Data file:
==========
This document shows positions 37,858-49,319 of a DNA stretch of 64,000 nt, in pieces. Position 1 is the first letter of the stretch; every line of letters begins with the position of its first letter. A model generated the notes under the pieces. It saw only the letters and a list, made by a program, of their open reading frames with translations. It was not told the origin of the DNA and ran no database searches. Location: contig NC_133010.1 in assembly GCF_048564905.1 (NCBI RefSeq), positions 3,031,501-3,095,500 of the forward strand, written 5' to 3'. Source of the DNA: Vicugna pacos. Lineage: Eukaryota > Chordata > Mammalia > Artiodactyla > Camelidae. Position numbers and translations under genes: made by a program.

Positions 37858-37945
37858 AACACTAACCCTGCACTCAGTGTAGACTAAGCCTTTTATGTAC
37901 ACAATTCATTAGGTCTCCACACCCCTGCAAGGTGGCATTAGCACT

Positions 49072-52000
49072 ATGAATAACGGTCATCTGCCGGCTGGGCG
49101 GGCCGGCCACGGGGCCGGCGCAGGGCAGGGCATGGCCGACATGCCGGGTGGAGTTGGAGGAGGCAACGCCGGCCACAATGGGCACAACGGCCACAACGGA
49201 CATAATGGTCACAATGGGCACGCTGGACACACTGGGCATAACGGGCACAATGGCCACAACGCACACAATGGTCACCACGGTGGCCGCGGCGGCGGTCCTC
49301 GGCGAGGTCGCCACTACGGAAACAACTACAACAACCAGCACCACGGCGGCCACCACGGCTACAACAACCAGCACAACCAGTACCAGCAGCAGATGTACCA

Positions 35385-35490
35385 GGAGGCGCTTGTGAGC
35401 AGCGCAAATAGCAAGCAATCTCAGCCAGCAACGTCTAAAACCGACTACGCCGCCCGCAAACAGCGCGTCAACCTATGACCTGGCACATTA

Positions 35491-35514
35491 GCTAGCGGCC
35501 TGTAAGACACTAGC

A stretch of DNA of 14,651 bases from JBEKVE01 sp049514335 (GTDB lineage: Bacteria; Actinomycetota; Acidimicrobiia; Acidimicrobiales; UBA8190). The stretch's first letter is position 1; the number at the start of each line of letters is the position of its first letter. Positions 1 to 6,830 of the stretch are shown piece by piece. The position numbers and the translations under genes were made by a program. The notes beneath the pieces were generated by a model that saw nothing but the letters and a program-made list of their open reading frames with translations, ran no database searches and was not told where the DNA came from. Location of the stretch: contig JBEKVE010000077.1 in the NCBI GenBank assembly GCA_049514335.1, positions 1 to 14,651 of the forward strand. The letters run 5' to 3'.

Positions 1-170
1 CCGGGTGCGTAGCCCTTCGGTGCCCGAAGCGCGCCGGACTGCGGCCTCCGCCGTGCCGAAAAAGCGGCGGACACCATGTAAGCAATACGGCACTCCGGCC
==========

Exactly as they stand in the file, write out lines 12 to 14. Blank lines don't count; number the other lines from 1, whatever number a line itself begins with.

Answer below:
35401 AGCGCAAATAGCAAGCAATCTCAGCCAGCAACGTCTAAAACCGACTACGCCGCCCGCAAACAGCGCGTCAACCTATGACCTGGCACATTA

Positions 35491-35514
35491 GCTAGCGGCC